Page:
Newton Thornburg was a cynical and pessimistic man through and through (more on that in a bit), and it shows in a lot of his work. It also works the best in his crime novels.

He wrote from the 60's to the early to mid 80's and it shows in his work. What I mean is that it is writing from and influenced by another era. No slam bang pyrotechnics and things build at their own pace (then, sometimes, he tacks on and resorts to an almost thrillerish ending that hurriedly ties everything off).

"For human beings finally were each as alone as dead stars and no amount of toil or love or litany could alter by a centimeter the terrible precision of their journeys."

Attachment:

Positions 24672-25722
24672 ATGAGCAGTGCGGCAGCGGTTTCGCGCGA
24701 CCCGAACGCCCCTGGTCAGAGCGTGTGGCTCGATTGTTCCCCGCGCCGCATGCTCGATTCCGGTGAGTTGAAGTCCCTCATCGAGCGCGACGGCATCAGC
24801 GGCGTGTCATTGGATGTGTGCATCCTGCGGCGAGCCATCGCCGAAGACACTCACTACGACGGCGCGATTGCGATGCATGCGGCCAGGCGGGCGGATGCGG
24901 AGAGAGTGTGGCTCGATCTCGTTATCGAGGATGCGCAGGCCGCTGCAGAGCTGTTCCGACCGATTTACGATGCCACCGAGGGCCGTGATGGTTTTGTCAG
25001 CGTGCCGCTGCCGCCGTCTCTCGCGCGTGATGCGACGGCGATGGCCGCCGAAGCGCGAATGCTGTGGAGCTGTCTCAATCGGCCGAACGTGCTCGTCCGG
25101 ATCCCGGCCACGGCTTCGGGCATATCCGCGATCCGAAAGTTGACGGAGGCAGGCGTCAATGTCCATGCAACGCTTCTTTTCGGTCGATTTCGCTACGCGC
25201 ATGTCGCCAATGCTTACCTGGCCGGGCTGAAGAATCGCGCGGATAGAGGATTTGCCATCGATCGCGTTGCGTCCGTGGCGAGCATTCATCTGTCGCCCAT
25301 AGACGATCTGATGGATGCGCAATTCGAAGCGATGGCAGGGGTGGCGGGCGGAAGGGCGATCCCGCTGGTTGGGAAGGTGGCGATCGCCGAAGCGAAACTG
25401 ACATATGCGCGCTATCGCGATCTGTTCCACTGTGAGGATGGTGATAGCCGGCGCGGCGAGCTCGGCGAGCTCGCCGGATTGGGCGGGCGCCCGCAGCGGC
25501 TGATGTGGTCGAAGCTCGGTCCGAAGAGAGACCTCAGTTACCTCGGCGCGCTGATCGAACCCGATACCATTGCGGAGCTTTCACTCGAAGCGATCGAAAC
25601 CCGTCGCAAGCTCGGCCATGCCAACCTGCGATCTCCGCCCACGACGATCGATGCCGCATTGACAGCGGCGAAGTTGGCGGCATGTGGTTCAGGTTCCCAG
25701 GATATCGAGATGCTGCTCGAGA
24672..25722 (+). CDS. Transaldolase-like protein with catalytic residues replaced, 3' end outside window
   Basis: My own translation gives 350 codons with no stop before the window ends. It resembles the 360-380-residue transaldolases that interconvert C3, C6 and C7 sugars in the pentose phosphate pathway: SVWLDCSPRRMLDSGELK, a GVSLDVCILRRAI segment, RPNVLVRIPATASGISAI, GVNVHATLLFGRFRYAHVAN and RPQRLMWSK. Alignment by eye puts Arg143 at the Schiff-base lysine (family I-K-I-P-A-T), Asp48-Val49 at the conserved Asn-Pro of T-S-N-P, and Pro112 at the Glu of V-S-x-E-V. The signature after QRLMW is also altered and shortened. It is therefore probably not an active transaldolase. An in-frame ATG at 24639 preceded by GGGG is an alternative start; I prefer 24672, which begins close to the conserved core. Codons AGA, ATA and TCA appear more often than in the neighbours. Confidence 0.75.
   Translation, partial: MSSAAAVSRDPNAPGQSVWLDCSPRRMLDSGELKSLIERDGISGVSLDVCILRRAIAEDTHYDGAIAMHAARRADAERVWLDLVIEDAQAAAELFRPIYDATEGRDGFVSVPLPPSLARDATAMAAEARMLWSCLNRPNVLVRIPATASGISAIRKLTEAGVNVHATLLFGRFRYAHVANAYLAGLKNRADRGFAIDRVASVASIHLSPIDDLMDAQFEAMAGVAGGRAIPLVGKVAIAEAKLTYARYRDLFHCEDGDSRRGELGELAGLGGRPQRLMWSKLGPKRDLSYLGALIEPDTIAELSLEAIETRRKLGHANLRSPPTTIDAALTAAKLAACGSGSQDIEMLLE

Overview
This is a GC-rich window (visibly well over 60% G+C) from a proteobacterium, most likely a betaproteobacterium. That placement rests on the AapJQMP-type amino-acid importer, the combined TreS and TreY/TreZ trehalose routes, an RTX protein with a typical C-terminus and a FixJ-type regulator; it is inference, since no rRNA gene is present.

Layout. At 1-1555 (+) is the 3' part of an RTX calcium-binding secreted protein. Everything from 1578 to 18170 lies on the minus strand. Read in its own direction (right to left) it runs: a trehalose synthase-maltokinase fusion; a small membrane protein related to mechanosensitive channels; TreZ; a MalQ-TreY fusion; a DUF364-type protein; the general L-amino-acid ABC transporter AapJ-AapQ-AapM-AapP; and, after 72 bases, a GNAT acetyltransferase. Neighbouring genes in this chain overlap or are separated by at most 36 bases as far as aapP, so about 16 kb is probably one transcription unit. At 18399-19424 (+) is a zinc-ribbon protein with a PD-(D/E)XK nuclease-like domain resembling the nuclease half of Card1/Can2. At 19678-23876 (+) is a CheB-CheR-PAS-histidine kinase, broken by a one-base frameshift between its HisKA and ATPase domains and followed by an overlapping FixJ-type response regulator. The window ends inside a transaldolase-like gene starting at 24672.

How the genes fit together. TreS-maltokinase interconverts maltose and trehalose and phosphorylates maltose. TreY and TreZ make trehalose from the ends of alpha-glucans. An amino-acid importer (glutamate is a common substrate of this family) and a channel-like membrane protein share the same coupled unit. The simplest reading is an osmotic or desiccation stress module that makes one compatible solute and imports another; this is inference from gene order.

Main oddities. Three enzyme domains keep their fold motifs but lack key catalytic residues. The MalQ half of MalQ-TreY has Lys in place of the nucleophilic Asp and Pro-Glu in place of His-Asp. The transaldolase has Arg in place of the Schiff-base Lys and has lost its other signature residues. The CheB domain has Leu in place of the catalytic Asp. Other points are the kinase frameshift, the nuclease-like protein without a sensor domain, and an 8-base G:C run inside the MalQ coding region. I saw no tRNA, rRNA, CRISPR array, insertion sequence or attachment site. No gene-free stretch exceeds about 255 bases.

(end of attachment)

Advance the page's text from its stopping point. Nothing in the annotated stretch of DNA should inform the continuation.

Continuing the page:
That line is from Cutter and Bone. To me it is one of the darkest, scariest, truest, prettiest lines I've come across in a long time. For me it is the most noir line ever written.

Cutter and Bone is his masterpiece and the must read from his body of work. It was perhaps the best distillation and working of his themes. The books that came before were leading to it and the ones that came after at times channel the cranky old man side of personality a little too much. I think that the pace and necessary forward momentum of his more genre novels prevent him from dwelling too much.

Sometimes it's good to read a true noir book, one that is noir at a DNA level. A book that resets your noir compass to true North. Cutter and Bone is that book for me.

A couple of years ago Charles Ardai, editor of Hard Case Crime, wrote "Noir is crime fiction written by pessimists", in a piece at the Mulholland Books site.